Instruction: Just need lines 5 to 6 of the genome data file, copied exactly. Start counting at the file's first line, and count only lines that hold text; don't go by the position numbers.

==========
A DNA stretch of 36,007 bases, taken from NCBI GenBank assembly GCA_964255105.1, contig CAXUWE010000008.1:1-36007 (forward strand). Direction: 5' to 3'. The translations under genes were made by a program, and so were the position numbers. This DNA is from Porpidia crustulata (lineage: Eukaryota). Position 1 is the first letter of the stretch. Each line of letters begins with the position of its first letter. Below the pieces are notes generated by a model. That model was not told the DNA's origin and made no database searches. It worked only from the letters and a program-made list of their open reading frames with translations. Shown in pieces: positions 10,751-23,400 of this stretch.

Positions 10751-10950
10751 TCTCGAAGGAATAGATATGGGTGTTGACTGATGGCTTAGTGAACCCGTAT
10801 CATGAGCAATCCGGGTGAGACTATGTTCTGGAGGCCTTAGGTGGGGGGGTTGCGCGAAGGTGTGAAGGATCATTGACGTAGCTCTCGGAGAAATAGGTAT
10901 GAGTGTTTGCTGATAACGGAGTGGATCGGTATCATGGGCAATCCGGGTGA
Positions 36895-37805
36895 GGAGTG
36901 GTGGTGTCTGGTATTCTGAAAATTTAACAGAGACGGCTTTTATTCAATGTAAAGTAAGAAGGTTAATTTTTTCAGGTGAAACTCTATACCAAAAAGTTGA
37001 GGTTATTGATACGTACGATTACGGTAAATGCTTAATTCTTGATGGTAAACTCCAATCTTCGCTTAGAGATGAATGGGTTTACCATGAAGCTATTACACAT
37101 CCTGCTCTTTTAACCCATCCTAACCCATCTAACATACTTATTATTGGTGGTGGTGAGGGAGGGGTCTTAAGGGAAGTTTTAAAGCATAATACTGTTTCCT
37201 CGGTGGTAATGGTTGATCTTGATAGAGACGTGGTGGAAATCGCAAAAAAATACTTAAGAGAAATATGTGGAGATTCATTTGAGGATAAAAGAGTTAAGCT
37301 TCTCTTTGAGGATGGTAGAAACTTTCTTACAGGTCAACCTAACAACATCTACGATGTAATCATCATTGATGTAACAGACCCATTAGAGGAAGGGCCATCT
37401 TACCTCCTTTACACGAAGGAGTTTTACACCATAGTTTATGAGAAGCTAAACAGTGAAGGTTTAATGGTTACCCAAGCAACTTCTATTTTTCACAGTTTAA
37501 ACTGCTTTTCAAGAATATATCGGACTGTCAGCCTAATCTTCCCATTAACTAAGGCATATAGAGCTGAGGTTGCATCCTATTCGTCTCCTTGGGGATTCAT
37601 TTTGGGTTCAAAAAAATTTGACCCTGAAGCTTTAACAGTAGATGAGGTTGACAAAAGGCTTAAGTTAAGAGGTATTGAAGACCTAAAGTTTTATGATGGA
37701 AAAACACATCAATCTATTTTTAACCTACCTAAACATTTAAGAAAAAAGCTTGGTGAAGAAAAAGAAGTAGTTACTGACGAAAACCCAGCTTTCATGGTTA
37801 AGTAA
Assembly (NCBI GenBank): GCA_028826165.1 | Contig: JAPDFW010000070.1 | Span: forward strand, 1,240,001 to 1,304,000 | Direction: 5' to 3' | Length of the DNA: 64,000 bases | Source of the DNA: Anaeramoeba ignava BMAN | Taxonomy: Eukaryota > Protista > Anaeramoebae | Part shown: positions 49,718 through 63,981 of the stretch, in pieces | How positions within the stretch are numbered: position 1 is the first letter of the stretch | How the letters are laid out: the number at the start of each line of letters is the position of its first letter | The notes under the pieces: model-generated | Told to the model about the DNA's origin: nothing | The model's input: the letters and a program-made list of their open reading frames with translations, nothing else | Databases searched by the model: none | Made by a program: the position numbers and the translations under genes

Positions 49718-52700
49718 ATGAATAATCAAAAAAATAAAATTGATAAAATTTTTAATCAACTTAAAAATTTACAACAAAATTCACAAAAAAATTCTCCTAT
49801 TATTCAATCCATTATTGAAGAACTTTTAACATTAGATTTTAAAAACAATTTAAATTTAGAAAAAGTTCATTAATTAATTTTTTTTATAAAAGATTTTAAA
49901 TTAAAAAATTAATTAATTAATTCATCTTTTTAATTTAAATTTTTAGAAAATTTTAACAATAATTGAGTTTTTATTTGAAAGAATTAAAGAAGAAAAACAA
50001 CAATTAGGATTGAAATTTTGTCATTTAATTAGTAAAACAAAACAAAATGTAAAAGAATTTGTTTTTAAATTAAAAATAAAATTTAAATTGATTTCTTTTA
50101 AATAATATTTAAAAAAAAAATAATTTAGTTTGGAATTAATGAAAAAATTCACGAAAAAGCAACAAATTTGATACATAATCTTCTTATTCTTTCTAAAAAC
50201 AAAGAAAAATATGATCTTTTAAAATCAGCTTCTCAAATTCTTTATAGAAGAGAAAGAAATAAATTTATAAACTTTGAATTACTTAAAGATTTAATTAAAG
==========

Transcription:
10901 GAGTGTTTGCTGATAACGGAGTGGATCGGTATCATGGGCAATCCGGGTGA
Positions 36895-37805